Recent multilateral climate negotiations have underlined the importance of international cooperation and the need for support from developed to developing countries to address climate change. This raises the question of whether carbon market linkages could be used as a cooperation mechanism. Policy discussions surrounding such linkages have indicated that, should they operate, a limit would be set on the amount of carbon permits that could be imported by developed regions from developing countries. This paper analyzes the impact of limited carbon trading between an ETS in the EU or the US and a carbon market covering Chinese electricity and energy intensive sectors using a global economy-wide model. We find that the limit results in different carbon prices between China and Europe or the US. Although the impact on low-carbon technologies in China is moderate, global emissions reductions are deeper than in the absence of international trading due to reduced carbon leakage. If China captures the rents associated with limited permit trading, we show that it is possible to find a limit threshold that makes both regions better off relative to carbon markets operating in isolation.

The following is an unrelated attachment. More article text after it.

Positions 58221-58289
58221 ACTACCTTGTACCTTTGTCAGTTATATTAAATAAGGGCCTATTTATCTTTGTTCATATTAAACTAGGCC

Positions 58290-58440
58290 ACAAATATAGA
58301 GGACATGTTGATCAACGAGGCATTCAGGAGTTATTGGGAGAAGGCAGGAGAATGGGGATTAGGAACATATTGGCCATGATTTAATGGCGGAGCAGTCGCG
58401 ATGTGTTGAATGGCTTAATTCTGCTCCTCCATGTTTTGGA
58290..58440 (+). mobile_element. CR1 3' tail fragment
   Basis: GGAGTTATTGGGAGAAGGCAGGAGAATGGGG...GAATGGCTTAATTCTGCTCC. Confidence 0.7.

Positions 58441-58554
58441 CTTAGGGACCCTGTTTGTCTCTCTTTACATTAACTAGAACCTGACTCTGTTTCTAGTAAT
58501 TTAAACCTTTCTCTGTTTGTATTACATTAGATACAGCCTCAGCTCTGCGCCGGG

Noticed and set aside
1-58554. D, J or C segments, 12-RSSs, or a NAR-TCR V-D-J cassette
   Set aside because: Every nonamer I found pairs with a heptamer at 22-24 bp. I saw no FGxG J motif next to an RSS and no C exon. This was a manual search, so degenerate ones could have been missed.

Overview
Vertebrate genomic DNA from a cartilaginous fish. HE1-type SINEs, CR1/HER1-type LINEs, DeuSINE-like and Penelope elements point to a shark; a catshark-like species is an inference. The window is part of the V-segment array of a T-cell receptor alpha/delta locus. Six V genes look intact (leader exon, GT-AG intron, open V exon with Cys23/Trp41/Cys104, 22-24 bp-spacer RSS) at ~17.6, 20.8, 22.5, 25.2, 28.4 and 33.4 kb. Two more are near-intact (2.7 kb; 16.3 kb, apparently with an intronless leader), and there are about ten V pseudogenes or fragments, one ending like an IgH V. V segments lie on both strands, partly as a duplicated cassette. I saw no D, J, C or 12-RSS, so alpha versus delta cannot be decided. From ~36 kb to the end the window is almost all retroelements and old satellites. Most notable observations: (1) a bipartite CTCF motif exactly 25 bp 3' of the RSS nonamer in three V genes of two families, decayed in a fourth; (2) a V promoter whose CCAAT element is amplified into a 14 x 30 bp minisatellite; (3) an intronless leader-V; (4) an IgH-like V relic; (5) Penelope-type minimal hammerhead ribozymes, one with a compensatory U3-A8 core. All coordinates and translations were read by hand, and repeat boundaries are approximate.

Gavard, Claire
Winchester, Niven
Paltsev, Sergey


Sectoral agreements; emissions trading; China; electricity sector; climate policy; carbon leakage.